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Total Knee Arthroplasty

A knee that becomes damaged by arthritis or injury creates a situation where even the simplest of activities, such as walking or climbing stairs, become overly difficult. Sometimes you might even feel sharp and/or dull pains when sitting or laying down. If the nonsurgical treatments suggested by your doctor prove to be ineffective, you may need to consider total knee replacement surgery. Though it sounds daunting, joint replacement surgery is a safe and effective way to relieve pain, correct deformities of the leg, and help you get your life back to normal. Since first being performed in the late 1960s, improvements in surgical materials and techniques have made an already effective procedure even more effective than it was before. In fact, total knee replacements are known to be one of the most successful procedures in all of medicine. According to the Agency for Healthcare Research and Quality, more than half a million knee replacement surgeries are performed on an annual basis in the US. Whether you are simply pondering the idea of knee replacement surgery or have already decided to go forward with that option, this article serves the purpose of helping you understand everything there is to know about this procedure.  


A knee replacement is referred to in the medical world as a knee arthroplasty, and is sometimes referred to as knee “resurfacing” because you are actually only having the surface of the bones replaced. There are four steps involved in a knee replacement procedure:
  • Preparation of the bone—damaged cartilage surfaces at the ends of the femur and tibia are removed along with a bit of the underlying bone.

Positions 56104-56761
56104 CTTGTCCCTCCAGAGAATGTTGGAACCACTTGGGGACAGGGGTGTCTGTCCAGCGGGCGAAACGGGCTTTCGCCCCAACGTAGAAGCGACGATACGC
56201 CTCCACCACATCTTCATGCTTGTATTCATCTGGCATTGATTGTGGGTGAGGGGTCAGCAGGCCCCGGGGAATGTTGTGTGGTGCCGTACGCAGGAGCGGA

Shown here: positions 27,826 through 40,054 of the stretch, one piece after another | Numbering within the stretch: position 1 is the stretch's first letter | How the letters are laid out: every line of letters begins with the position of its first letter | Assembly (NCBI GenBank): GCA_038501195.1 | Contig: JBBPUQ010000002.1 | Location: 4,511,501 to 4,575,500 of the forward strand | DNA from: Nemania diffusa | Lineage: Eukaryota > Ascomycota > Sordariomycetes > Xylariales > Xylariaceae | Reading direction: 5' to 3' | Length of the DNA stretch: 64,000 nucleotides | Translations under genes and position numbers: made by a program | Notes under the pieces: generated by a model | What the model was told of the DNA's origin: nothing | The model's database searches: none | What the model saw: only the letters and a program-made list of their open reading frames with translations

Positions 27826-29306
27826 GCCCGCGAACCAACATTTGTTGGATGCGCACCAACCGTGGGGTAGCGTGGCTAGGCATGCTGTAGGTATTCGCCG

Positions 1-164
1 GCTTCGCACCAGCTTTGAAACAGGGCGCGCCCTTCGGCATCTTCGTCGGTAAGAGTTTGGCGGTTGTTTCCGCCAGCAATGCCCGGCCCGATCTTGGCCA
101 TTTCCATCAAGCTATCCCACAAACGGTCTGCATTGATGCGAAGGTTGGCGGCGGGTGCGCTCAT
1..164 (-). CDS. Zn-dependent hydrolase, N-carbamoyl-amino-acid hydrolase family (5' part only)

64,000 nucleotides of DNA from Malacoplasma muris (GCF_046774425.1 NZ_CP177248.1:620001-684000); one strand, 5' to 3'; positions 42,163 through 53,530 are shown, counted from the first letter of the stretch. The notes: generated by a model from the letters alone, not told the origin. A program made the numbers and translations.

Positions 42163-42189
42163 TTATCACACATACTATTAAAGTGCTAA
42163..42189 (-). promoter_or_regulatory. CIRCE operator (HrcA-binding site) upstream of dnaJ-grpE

• Positioning of the implants—The removed cartilage and bone is replaced with metal components that replicate the original surface of the joint. These parts will either be cemented or “press-fit” into the bone.
  • Resurfacing of the patella—The underside of the patella, or kneecap, is cut and resurfaced with what can best be described as plastic button. It should be noted that not all knee replacements require this step.
  • Insertion of a spacer—a medical-grade plastic spacer is placed between the metal components to create a smooth gliding surface, which will in turn allow you to move freely after surgery.

Your Surgery

Once you are at the hospital, you will be greeted by a member of the anesthesia team, who will discuss with you the anesthesia options. The two most common types of anesthesia are general anesthesia, where you are put to sleep, and spinal, epidural, or regional nerve block anesthesia, where you are awake but your body is numb from the waist down. You will have already discussed with your doctor these different options and, with your input, the best option will be chosen for you.
In total, the procedure will take roughly one to two hours. The orthopedic surgeon will first remove cartilage and bone that has been damaged, then position the new plastic and metal implants in order to restore the alignment and function of your knee. Once surgery has been completed, you will move to a recovery room where your recovery from the effects of anesthesia will be closely monitored. Once you have woken up, you will be transported back to your hospital room or to physical therapy.

Your Recovery at Home